Emigration From Scotland


Compiled By: James H. Culbert
Last Updated: 12 May 2008

There were a multitude of reasons for emigration from Scotland.  These included the results of war, religious persecution, and a strong desire to seek better opportunities elsewhere.  With regards to the influence of war, as a result of the Battle of Dunbar, for example, about 1652 Oliver CROMWELL sent a large number of Scots prisoners to New England in America. nwi

The Plantation of Ulster in Ireland was formed early in the 1600s, and an estimated 100,000 Scots emigrated to Ireland during that time. sil  Also in the 1600s, Scots were required to take an oath of alleginace to their ruler.  For various reasons, including religion, some refused.  Many, known as Presbyterian Covenanters who refused to take the oath, were put in town dungeons where they died of neglect.

Beginning in the late 1600s, the Scots Covenanters faced increased persecution, and many went into hiding in the countryside.  Some were accused, rightly or wrongly did not matter, of carrying arms or spying against the King's soldiers.  Many were executed on false accusations without any trial whatsoever.  Others of some means were forced to host or supply a group of soldiers for a long period of time during the occupation of their towns.  During these occupations, it was common for the soldiers to ransack and pillage the town.  Others, accused of various crimes or having participated in an uprising, were sentenced to transportation to the plantations of America.  By 1683, the army was fully empowered to fine and imprison persons found to be against the Episcopal Church, or accused of favoring the Covenanters, according to the law. hk

One of the more fortunate men was George SCOTT, Laird of Pittochie, who was given a promise of liberty and a gift of about 100 prisoners, provided that he transport them to eastern New Jersey and land them before Sept 1686. nwi1  The ship Henry & Francis was chartered from New Castle, and 125 people, including SCOTT, departed for America. nwi1  Thirty-one died on the voyage, including SCOTT, and his son-in-law assumed his role. nwi1  Upon arrival in New Jersey, they were not welcomed on the coast, but further inland (thought to be Woodbridge) they were made very welcome. nwi1  The following Spring JOHNSTONE had them all cited before a legal tribunal of the province because they had not voluntarily gone to the ship nor bargained in any way for their passage.  Thus, they were not in accordance with the laws of the province, and were scattered throughout eastern Pennsylvania, New York, and Connecticut. nwi1  Thereafter, from time to time, other Covenanters were banished from Scotland to New Jersey, Delaware, and South Carolina until the latter part of the 1600s, when this religious persecution ended. nwi1 cr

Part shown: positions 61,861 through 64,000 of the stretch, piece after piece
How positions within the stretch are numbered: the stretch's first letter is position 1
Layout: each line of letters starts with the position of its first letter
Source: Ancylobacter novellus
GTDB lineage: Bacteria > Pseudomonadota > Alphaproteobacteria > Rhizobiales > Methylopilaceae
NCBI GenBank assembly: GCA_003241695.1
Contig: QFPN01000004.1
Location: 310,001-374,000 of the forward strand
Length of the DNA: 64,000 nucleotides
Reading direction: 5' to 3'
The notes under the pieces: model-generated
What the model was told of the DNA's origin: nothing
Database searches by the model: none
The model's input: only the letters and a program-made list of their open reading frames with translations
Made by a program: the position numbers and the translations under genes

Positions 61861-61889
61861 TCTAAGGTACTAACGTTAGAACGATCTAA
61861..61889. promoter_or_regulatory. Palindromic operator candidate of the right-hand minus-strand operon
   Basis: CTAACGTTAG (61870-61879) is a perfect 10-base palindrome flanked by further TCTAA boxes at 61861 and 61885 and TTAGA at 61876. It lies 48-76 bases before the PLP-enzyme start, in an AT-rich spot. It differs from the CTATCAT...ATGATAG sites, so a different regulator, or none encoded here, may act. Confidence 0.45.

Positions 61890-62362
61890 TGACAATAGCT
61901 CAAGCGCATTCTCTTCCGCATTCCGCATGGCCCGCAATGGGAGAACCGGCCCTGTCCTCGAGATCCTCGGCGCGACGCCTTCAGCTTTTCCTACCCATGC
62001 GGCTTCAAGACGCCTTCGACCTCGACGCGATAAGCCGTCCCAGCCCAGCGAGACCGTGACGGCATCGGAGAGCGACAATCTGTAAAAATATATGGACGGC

In the early 1700s, the English Parliament limited the export of woolen cloth from Ireland to England in order to encourage this market by English merchants.  This development had the effect of impoverishing the Scotch Irish in Ulster, who lost their primary market.  Starting about 1717, and continuing until the onset of the Revolutionary War in America, thousands of Scots Irish Ulster men and their families emigrated from Ireland to America.  Religious restrictions in Ulster also played a role in their emigration.  Although these emigrants travelled to various cities in America, a majority came to Pennsylvania because the policies of William Penn were recognized to be fairer than those of other colonies.


cr Commissioner's Reports, Boston Records, Vol. 29, Doc. 100, at the Massachusetts Historical Association, Boston, has records of various sailings from Scotland to Boston between 1716 and 1766.

hk Archibald M'Kay, 1864, The History of Kilmarnock, Second Edition.

nwi New World Immigrants, Vol. 1 has a small (16 page) account of this event and where these prisoners ended up.  Further research on these immigrants can be pursued by consulting New England History General Register, I 378 and Suffolk Deeds, I 5-6.  These sources provide immigrant names arranged in alphabetical order, but misspellings are common.

nwi1 New World Immigrants, Vol. 1, pp. 421-423 has a short account of these events, with a passenger list, from the work of Miss S. Helen Fields, Covenanters and the Work of the Rev. John Cuthbertson, Washington, D.C.

sil David Dobson, 1999, Scots-Irish Links, 1575-1725, Clearfield Press, printed for the Clearfield Company by the Genealogical Publishing Company, Baltimore, Maryland, Parts I-II, ISBN: 0-8063-4686-8, Part I.


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